In December of 2012, the Court of Appeals of Kentucky decided a case that involved a Louisville bad faith issue after a car accident had occurred. (See Martindale v. First National Ins. Co. of America, 2012 WL 6632774 (Ct. App. 2012)). In this Louisville personal injury lawsuit, the state court had dismissed their bad faith claim. So, their Louisville Personal Injury Lawyer filed this appeal. The appellate court after reviewing all of the evidence held for the defendant and found that the lower court’s ruling was valid.
This Louisville car accident case began in 2000. The wrongful party was pulling out of her driveway when the plaintiff was driving down the road. The plaintiff had to swerve out of the way to avoid being hit by the other car. In doing so, he ran off the road and sideswiped a fence before hitting a tree. The two vehicles never touched. The driver of this Louisville car accident sustained a lower back injury and was ultimately fired from his job due to his inability to perform. His daughter who was also in the car sustained a mouth injury. She was six years old when the accident occurred. She had to undergo TMJ surgery.
This Louisville car accident case went to trial and the jury awarded the plaintiff about $190,000. They apportioned fault at 80% against the other car and 20% against the plaintiff with another 10% against the plaintiff for not wearing his seatbelt. The jury also awarded the child about $67,000. The Louisville Personal Injury Lawyer did a really good job.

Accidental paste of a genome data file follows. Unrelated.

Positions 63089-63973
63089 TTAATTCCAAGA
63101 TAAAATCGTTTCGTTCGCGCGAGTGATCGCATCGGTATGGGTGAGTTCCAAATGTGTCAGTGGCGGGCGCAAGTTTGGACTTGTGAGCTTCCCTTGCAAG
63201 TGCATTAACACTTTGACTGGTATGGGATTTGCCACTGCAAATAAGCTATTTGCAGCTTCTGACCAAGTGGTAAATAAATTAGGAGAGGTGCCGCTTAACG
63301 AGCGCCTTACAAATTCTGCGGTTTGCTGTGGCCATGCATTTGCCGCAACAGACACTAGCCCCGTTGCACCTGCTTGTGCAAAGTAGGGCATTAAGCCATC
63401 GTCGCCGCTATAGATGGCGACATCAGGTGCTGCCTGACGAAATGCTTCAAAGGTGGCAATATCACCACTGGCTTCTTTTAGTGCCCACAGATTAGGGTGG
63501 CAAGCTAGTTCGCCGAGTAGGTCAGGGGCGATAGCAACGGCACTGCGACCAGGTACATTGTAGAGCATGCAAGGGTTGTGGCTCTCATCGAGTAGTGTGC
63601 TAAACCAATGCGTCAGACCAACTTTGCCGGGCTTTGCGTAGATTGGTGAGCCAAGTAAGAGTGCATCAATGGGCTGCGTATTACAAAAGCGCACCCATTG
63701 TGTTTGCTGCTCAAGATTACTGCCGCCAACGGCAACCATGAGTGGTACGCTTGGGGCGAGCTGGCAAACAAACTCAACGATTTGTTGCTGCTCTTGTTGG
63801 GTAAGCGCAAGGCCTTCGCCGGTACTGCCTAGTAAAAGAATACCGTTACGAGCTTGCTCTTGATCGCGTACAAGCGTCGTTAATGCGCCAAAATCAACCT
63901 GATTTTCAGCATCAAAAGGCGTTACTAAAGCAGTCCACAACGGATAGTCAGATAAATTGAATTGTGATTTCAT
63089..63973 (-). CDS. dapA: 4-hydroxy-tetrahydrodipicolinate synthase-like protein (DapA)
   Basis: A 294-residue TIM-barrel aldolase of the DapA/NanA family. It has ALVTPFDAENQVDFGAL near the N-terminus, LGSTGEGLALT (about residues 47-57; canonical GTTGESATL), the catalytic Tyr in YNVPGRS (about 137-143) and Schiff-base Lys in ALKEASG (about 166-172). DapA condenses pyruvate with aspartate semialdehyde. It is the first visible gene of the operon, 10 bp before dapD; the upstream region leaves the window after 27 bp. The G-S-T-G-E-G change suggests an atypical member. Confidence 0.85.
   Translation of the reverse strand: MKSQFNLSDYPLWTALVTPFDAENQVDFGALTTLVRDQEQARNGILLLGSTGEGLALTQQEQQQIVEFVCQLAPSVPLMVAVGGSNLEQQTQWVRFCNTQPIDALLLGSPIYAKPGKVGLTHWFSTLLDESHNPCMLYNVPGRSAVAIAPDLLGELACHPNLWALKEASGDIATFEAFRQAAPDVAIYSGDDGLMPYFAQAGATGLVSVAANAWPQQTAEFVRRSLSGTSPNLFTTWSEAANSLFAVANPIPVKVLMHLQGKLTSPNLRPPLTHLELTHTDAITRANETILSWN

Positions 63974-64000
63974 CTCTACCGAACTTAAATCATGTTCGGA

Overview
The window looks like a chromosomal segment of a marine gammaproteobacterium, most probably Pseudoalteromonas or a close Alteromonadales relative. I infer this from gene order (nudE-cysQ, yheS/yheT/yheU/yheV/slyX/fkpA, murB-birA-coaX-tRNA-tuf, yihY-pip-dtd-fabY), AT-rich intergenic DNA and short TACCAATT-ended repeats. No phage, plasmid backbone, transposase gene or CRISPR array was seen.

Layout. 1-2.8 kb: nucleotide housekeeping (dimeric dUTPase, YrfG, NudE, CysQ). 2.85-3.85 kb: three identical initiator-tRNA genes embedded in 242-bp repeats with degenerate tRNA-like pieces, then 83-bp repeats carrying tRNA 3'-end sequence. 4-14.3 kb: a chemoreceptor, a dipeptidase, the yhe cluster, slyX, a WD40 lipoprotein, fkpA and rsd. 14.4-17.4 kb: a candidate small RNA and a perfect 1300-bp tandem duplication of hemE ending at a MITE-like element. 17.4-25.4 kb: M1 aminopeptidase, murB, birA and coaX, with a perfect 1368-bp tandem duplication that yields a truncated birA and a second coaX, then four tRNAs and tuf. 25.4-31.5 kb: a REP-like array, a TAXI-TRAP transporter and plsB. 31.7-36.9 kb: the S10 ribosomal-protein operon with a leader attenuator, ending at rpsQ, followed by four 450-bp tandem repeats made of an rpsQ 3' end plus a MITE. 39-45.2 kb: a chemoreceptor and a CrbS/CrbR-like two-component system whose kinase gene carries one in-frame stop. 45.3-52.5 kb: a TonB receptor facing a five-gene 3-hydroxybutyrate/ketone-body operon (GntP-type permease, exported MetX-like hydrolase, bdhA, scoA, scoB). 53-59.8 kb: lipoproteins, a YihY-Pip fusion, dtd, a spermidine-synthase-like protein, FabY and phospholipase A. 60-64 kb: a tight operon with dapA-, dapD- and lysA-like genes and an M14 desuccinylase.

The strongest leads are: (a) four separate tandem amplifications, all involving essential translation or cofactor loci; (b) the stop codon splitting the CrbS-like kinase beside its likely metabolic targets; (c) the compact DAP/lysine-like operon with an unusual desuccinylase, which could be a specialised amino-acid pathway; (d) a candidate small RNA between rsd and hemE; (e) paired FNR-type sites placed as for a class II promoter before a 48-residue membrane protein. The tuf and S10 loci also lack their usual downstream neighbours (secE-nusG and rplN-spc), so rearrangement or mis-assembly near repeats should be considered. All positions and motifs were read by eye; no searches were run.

After their trial, the plaintiff’s Louisville personal injury lawyer, in December of 2004, filed a bad faith complaint against the insurance company for the defendant. In this car accident bad faith complaint, the plaintiff’s attorney alleged the standard things. That the defendant did not negotiate in good faith, that they filed frivolous motions, that they did not properly value their claims, and so on.
In August of 2005 the plaintiffs filed a voluntary Chapter 7 bankruptcy. In the bankruptcy petition one of the questions asked to list all law suits to which debtor is or was a party within one year. Id. To this they responded “none.” They then had their 341 hearing in September of 2005. At that hearing they were asked whether they were owed money for anything? They both responded “no” to this question. In November of 2009, the plaintiffs filed an amendment to the schedules and listed the pending bad faith claim as an asset. The bad faith insurance company moved to dismiss the plaintiffs from the bad faith claim on the grounds of judicial estoppel. They did this in August of 2010.
The court looked at all of the evidence and determined that if the plaintiffs were allowed to go forward with their bad faith claim they would not prevail and thus summary judgment on this issue was appropriate. For a bad faith cause of action to exist against an insurance company, there must be “evidence sufficient to warrant punitive damages.” (cites omitted). There must be evidence of intentional misconduct or reckless disregard of the rights of the insured. The insurance company did make offers in the case. They then reduced the offers when trial began. Even thought their offers was lower than what the jury ultimately awarded, that disparity alone is insufficient to establish bad faith. Id.
If you have been the subject of a Louisville personal injury case, please call and speak to a Louisville Personal Injury Lawyer at the Law Offices of Andrew Alitowski, P.A. at 888-ASK-ANDREW (888-275-2637) or contact us. We are available 24 hours a day, 7 days a week.
If you are injured…Ask Andrew!!!